‘Olympics Games’ & Manifestation of Sports under Capitalism

A little more than a month ago, less than a billion people and yet a sixth of world’s population, had viewed ‘London 2012 Olympics’ and by now are through with the ‘Olympic hangover’. The post Olympic exodus of thousands of tourists, people switching back to their usual ‘TV favourites’, the news media again getting bombarded with fresh reports of billions of pounds overspent in the 2012 Olympics, the Dow chemicals company getting ready for the next big game in 2016 Olympics at Rio de Janeiro (Brazil); and the victims and the survivors of the ‘Bhopal Gas disaster’, who had organised numerous protests, are still awaiting for their compensation. Olympic Games, the greatest sporting spectacle is also the finest show-piece of the establishment in diverting the attention of the ordinary people from the real issues of the day.

The London 2012 Olympics, a Corporate sponsored spectacle at the expenses of the ordinary people in Britain, was once again widely received by the sport lovers throughout the world. Paralympics was similarly received and well appreciated; the spectators were hardly bothered about the race or the nationalities of David Weir, Mo Farah, Usain Bolt etc. According to all the mainstream press, through this London 2012 Olympics the world celebrated the spirit of humanity. It is again important to clear the smoke screen and to look into the facts that matters most to the millions of the oppressed and the deprived people around the world.

It was not so long ago when massive demonstrations from various campaigning groups were raged over the presence of the Dow Chemicals as one of the official sponsors of the London Olympics. The outcry of the protesters was heard not only in Bhopal in India, but also from Vietnam, England, etc. The victims of Bhopal even organized a ‘Bhopal’s Special Olympics’ as a sporting demonstration to protest against Dow’s Olympic sponsorship. Transcending these widespread protest demonstrations vis a vis manoeuvring political class and the unfazed giant business corporations, there are other forms of massive exploitation and consequently refined elements of oppression that are also part and parcel of the games. The unfolding details of Olympic Games and also sports in general including its wide-ranging expressions are important to be discussed about, to understand the degeneration of sports under capitalism.

The Opening Ceremony

In Olympics the records are often broken and standards are raised not only by the athletes or the sporting team, but also by the profiteers in accumulating wealth in showcasing the global talent, technology and creativity peppered up together with purposefully added subtle jingoistic elements. 2012 London Olympics was no different. British traditions of imperialism – the Union Jack and the Royal family were strategically cropped up into the ordinary lives of Londoners and sports enthusiasts all over the world. The Londoners also witnessed one of the largest security mobilisations in their living memory with around 13,500 soldiers being deployed in the streets, along with ten thousand police and private security personnel.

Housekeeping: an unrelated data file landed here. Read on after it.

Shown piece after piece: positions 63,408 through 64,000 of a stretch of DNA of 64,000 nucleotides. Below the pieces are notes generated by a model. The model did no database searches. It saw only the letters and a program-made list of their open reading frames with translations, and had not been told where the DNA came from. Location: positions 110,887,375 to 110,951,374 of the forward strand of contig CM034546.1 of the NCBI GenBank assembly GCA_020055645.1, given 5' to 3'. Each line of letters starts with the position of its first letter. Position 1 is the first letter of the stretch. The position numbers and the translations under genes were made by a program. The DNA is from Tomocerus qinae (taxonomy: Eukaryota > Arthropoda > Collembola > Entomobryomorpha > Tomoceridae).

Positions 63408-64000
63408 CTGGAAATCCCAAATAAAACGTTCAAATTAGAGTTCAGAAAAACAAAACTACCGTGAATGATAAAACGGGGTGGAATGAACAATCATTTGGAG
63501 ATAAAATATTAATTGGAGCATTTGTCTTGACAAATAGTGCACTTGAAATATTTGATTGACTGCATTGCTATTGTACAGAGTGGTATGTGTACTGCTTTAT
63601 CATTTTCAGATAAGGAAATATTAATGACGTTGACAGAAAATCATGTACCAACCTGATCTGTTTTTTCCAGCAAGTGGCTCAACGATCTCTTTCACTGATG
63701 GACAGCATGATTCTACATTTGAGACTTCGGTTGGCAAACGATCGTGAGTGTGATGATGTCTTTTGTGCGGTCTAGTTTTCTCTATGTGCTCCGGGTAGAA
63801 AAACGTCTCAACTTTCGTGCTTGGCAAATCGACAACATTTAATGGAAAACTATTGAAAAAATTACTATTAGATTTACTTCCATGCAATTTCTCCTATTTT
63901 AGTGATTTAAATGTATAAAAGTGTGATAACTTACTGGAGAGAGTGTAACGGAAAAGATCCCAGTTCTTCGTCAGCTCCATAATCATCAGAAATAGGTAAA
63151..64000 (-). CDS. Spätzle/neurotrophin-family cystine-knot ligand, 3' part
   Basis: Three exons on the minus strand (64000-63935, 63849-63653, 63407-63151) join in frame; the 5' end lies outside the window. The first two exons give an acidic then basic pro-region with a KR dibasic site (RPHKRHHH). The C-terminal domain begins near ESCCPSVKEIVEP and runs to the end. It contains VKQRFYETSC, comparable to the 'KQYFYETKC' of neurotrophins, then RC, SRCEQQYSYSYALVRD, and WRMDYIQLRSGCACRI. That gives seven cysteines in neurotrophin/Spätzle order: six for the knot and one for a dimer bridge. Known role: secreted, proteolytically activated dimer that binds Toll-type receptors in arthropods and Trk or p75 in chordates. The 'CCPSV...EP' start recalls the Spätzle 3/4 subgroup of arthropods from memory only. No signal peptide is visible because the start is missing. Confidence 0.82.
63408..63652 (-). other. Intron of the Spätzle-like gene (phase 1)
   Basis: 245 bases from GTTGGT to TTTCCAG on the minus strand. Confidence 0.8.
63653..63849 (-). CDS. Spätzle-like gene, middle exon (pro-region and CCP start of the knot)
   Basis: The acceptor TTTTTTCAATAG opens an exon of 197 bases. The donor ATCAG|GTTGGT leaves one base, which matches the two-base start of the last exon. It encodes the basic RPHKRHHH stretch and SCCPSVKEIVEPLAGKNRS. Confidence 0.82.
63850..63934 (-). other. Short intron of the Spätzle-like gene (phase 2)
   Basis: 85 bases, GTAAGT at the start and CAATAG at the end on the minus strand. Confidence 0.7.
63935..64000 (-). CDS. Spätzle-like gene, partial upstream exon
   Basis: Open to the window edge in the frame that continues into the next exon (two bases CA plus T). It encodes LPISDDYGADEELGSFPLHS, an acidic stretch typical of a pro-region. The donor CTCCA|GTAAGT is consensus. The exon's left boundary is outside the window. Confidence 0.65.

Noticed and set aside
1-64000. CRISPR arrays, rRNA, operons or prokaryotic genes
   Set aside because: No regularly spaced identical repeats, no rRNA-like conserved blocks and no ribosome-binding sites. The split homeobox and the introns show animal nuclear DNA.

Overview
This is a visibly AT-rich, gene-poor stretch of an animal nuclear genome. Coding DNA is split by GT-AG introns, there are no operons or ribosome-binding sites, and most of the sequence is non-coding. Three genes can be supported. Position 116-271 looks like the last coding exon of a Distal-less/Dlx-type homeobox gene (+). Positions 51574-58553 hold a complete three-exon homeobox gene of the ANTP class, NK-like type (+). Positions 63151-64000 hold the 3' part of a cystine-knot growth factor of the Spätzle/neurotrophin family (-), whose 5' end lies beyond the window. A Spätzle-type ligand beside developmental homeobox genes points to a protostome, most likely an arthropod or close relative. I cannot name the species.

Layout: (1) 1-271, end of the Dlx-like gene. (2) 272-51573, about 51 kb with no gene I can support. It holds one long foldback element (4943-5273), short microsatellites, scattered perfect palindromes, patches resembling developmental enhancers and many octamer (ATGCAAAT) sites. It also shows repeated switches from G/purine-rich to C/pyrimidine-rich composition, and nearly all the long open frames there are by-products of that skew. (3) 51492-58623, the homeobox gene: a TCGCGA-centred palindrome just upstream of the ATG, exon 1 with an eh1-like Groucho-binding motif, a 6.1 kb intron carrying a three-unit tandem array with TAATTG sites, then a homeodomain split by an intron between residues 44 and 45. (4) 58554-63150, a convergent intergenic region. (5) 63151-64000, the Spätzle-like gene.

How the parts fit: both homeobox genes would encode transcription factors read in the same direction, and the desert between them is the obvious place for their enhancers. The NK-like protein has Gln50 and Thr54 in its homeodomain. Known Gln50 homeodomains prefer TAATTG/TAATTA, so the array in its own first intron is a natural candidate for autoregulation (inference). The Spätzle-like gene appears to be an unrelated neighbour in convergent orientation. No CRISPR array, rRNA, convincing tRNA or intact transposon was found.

The grand opening ceremony could not help itself from downplaying the intensity of hardships encountered by the workers during the industrial revolution times from which the modern history of Great Britain unfolds. Even before the spectators could take in to the oppression and exploitation of the working class during the period, we were diverted to World Wars, patriotism and the armed services. The ceremony also witnessed the simulation of the Suffragettes protesting for women’s right to vote; the Jarrow hunger march of 1936 where the protesters were marching against unemployment and extreme poverty; and the much celebrated evolution of National Health Services (NHS). However the ceremony ended up in a more populist note and just superficially embraced those collective peoples’ movement rooted deeply in the working class traditions of Britain as mere colourful pages of fairy tales. The closing ceremony was carefully intended not to provoke any thoughts whatsoever among the people except to feed them with flashy junk.

In the 2012 Summer Olympics, around 10,500 athletes from 204 National Olympic Committees (NOCs) competed in various events featuring 26 sports and a total of 39 disciplines.

Olympics in History

It all began as a series of athletic competitions, predominantly restricted to free men who could speak Greek, in every four years span termed Olympiad. The consensus is that the first ever Olympic Games took place in the summer of 776 B.C and the popular myths suggest they were more ritualistic than gladiatorial. The accepted gods of those days Zeus and Olympians of Mount Olympus in Greece were honoured. The Zeus, the mighty god of sky and thunder in Greek mythology, could not help the ancient rituals of Olympic Games from being banned as a persecution of Paganism by the Theodosian decrees in 389–391 A.D. The decrees by Roman Emperor Theodosius I made Christianity the official state religion and imposed it on the Roman Empire.